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Fukushima Pref. OKs disposal site (3)

December 4, 2015

Fukushima agrees to accept ‘low-level’ nuclear waste from 2011 disaster



JIJI, Kyodo

FUKUSHIMA – Fukushima Gov. Masao Uchibori told Environment Minister Tamayo Marukawa Friday that his prefecture will accept relatively ‘low-level’ radioactive waste that resulted from the March 2011 nuclear disaster in Fukushima.

Fukushima is the first to give consent among six prefectures where final disposal of such waste is planned by the central government.

It follows a meeting that also included Koichi Miyamoto, mayor of the town of Tomioka, which hosts the existing facility where the waste will be disposed, and Yukiei Matsumoto, mayor of the town of Naraha, which accommodates a transportation route to the facility.

Marukawa said the government will make the utmost effort to deal with waste disposal while securing safety and implementing measures to rebuild the region.

On Thursday, both mayors accepted the national government’s plan during talks with the governor, on condition that the government take measures to prevent the project from hindering reconstruction in the municipalities. They found it necessary to expedite disposal of so-called designated radioactive waste as the government is moving to lift evacuation orders still in place in the prefecture.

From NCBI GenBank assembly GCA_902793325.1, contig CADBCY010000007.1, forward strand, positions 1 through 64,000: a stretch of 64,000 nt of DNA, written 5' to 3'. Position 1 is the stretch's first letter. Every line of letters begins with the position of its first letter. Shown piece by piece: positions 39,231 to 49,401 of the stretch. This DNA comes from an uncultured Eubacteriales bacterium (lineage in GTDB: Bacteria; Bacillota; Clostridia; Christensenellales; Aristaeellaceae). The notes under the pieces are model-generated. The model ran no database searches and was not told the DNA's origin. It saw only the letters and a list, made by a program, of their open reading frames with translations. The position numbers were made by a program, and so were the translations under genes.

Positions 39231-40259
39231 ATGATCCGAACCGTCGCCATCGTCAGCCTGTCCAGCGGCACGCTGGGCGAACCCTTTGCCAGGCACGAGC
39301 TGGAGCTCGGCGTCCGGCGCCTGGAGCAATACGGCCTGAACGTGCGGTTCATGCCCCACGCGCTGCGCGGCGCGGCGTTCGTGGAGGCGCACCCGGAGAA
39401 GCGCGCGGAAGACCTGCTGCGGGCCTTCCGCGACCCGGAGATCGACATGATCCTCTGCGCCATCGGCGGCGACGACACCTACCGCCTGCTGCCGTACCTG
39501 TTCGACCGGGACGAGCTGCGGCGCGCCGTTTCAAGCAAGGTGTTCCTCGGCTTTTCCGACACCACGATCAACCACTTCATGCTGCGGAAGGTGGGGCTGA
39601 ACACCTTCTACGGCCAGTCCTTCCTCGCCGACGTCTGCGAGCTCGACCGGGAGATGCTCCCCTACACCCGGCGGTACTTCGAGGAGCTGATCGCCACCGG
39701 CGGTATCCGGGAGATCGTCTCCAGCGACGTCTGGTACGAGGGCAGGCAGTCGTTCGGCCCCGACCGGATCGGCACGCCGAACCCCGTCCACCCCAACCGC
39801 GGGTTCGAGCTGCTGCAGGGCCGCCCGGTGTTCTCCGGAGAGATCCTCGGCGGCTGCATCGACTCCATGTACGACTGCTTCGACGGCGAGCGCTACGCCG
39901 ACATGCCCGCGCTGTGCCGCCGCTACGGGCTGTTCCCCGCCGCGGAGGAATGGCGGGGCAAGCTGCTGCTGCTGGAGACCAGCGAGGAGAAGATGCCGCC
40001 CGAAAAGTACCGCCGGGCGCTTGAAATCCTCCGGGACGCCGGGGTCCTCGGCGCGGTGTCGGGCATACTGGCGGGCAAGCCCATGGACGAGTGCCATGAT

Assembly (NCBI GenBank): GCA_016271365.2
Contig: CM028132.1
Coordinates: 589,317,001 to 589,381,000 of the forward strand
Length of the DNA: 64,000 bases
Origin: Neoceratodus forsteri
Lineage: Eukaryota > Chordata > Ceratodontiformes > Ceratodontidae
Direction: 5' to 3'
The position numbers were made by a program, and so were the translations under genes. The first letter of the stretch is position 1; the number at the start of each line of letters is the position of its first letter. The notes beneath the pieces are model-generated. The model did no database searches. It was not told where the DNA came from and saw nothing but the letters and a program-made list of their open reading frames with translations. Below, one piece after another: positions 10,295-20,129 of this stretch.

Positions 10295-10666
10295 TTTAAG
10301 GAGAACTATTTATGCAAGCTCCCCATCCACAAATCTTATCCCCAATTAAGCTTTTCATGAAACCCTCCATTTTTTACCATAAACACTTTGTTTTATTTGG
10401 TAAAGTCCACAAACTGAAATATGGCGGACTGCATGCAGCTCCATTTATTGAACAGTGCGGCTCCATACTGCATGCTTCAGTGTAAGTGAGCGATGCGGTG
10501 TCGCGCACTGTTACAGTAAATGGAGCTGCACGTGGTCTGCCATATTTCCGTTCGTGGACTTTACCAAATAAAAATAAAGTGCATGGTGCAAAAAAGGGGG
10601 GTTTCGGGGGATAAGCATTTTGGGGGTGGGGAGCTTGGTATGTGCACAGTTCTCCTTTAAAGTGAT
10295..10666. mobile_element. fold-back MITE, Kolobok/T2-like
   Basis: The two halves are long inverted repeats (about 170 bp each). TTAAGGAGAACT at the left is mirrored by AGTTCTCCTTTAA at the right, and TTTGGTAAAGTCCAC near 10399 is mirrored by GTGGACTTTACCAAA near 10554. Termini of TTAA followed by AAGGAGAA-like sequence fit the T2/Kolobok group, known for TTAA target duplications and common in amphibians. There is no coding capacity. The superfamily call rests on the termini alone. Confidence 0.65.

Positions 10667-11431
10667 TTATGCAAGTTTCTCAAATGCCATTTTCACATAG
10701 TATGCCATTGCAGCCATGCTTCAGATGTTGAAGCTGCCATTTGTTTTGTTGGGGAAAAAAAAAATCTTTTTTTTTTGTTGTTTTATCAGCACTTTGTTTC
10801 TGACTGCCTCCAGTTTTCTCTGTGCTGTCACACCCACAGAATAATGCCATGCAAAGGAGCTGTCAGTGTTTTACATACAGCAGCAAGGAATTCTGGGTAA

In talks with Miyamoto and Matsumoto, the governor said the prefecture made the difficult decision, believing that the facility was necessary to recover the prefecture’s environment.

But the governor said the facility should only accept waste from Fukushima, and urged the government to maintain its policy of disposing of waste in the prefecture in which it originates.

Currently, the nation’s designated radioactive waste totals some 166,000 tons across 12 prefectures. Although local opposition remains strong, the government hopes Fukushima’s decision will encourage other prefectures to follow suit.

Subject to the final disposal at the facility will be designated waste that contains up to 100,000 becquerels of radioactive substances per kilogram, such as rice straw and debris at districts evacuated after the disaster at Tokyo Electric Power Co.’s Fukushima No. 1 nuclear power plant.

The facility is expected to handle some 650,000 cubic meters of such waste.

In December 2013, the national government presented the final disposal plan to the local governments and urged them to accept it. Taking into account requests from local communities, the government showed in November this year regional economic promotion measures, such as the creation of an industrial complex, and additional safety measures.

On Wednesday, the prefecture showed the two towns its plan to extend subsidies worth ¥10 billion for such measures as dealing with rumors and urged them to agree to the disposal plan.



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